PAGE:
Crozet Annals of Medicine: The Splendid and the Vile

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My column last month was a bit of a jeremiad, a litany of woes and dire predictions. I wrote not just to express my mood but to acknowledge that many of us are feeling discouraged and impatient and just plain bored. And that’s okay. We can use those frustrations as resolve to do the hard things we need to do to end this pandemic. 

I was also expressing these sentiments to one of my partners, a friend and fellow ER doc whom I have worked with for over twenty years. He seemed concerned at my unusual pessimism. The next day I found a book in my office that he had left for me. 

The book is called The Splendid and the Vile by Erik Larson. It is an account of Winston Churchill’s first year in office as the Prime Minister of England, spanning May 1940 to May 1941. In that remarkable year England faced a series of hardships that vastly dwarf anything we are going through now. 

The British Expeditionary Force had been routed in France by Nazi Germany in May 1940. Several hundred thousand men were trapped in a pocket around the French port of Dunkirk and were about to be annihilated by German tanks and artillery and aircraft. An evacuation across the English Channel was planned but it was designed to save only 45,000 men due to the difficulty of getting enough transports and all while being strafed by the Luftwaffe, the German Air Force.   

In the end 338,000 Allied soldiers successfully made it across the Channel to England in a fleet of primarily privately owned small boats manned oftentimes by British civilian volunteers. This is how a great nation faces widespread danger. Everyone works together for the common good and most are willing to face the danger on the front lines to save their fellow countrymen.  

 While this unexpected salvation was being celebrated by the British public as a “miracle,” Churchill famously reminded the public that wars are not won by evacuations. He did not hesitate to call it a “colossal military disaster.” He then went on to vow never to surrender, to fight any invaders, to the very end. This is how great leaders communicate in a widespread crisis; with honesty, gravity and inspiration.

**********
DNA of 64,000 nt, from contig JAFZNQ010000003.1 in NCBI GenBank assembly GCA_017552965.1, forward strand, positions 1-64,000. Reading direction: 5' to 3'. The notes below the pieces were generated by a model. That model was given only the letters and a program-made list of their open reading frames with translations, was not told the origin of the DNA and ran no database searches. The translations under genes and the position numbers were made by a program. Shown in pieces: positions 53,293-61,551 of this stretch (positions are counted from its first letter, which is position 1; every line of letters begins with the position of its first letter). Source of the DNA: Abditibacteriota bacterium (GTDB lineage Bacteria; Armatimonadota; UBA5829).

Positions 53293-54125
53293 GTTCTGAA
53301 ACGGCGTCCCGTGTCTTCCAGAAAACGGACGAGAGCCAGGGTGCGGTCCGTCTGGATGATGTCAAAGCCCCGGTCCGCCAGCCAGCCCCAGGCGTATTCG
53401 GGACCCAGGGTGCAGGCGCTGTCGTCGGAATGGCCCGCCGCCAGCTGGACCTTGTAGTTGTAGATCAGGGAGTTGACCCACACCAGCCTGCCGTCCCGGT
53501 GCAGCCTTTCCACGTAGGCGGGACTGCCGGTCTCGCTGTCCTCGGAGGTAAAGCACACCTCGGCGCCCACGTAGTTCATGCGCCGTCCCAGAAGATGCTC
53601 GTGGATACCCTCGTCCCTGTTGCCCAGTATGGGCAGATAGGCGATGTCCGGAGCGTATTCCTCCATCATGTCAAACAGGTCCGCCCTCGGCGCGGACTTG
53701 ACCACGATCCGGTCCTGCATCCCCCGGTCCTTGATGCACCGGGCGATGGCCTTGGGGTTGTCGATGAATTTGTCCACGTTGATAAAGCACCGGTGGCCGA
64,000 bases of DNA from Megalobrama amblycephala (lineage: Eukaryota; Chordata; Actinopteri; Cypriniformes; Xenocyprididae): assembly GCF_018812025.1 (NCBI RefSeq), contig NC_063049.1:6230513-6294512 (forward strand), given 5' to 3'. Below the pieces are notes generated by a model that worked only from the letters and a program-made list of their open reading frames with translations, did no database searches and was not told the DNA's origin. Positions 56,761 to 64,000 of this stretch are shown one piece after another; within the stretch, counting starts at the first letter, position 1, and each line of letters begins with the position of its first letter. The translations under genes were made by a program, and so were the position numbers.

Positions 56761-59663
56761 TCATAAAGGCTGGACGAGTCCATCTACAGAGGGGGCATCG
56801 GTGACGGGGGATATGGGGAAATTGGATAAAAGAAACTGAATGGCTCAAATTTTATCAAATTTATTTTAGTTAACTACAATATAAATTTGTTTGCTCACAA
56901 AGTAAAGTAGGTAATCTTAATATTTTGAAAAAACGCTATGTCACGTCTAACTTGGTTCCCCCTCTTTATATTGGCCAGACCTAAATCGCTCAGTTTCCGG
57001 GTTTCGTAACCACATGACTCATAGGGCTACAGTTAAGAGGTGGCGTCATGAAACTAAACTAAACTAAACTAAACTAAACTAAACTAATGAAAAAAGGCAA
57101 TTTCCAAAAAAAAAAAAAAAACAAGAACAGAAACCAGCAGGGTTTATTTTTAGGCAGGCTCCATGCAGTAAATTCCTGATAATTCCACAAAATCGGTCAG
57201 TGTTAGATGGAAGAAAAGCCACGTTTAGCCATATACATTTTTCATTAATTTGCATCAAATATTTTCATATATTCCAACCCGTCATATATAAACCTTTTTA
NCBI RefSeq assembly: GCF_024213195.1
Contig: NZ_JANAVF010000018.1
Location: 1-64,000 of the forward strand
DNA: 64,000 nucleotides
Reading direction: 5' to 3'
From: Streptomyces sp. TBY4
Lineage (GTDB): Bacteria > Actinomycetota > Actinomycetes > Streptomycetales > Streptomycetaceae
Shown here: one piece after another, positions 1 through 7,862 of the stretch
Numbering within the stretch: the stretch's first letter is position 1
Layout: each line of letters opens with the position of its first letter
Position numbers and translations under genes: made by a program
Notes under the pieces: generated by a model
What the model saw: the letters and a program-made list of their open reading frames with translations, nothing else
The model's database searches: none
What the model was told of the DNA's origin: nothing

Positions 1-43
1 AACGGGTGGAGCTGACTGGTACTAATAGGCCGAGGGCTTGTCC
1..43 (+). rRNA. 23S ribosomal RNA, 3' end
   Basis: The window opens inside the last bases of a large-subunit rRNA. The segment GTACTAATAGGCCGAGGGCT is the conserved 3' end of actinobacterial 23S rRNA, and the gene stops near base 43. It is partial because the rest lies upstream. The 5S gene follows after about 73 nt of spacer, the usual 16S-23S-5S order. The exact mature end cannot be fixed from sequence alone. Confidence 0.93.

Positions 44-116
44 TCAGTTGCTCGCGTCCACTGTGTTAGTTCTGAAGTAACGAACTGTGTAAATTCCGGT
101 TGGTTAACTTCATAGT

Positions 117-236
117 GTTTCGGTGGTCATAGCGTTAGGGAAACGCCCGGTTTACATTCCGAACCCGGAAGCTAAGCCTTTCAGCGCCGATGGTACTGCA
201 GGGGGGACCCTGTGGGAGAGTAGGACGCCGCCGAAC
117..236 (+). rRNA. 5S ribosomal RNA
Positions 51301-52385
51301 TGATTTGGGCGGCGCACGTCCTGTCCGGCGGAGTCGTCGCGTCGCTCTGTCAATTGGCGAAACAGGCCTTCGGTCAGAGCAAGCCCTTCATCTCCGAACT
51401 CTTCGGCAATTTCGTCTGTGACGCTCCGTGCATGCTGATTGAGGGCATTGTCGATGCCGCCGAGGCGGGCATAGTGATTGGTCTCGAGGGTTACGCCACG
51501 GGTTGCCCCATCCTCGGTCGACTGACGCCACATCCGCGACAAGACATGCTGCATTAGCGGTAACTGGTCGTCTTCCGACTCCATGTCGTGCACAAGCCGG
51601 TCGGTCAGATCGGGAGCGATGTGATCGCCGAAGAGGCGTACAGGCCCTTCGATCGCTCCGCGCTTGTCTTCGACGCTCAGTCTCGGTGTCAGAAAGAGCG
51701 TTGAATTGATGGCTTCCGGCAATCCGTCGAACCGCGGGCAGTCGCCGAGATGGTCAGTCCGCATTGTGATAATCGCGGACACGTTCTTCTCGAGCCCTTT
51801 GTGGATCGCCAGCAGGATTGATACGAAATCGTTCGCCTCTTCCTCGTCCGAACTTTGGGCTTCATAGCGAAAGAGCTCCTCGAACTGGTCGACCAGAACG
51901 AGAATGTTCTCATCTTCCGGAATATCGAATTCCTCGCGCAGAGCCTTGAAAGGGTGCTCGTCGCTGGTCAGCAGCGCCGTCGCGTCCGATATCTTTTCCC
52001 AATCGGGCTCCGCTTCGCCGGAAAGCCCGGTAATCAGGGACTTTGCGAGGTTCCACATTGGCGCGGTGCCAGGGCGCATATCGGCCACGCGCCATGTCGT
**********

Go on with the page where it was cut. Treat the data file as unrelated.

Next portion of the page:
No sooner had Britain recovered from this disaster when the “Blitz” began, a constant nighttime aerial bombardment of London and other major cities by the Luftwaffe. For 57 consecutive nights the bombs rained down. Air raid sirens would wail and then the explosions and fires would begin. Some sheltered in subway tunnels but most stayed in their houses and rode it out. In all 2 million London homes were destroyed and casualties were around 180,000. It has been described as 57 consecutive 9/11’s. 

And yet through it all Britain stayed strong. Morale was high and productivity soared. United against a common enemy everyone pitched in. Those who survived the night walked to work through the newest rubble and just kept going. In fact, they picked up the rubble, shipped it into the countryside and used it to make runways for new airfields to fight back from. Much of this resilience came from Churchill’s example. He visited most of the bombed sites, mourned with the population, and showed unflagging courage and optimism wherever he went. And the people loved him for it. He was universally popular even during the nation’s darkest trials. 

Well we know how the story ends. Britain endured five years  of brutal war. Eventually America buckled up and saved the world. I think we can do it again.

So, many thanks to my partner Bill for this timely gift of the book and the perspective it lends to our current troubles. There is a way out of this. Gifted leadership will be required along with public resolve to endure some hardship in the service of the collective health and well-being of our fellow citizens.  

As Churchill once said, “You can always count on Americans to do the right thing—after they’ve tried everything else.”

I think we have tried everything else.

P.S. Get your flu shot in September or October! Let’s not make things worse with a bad flu season as well. 

   

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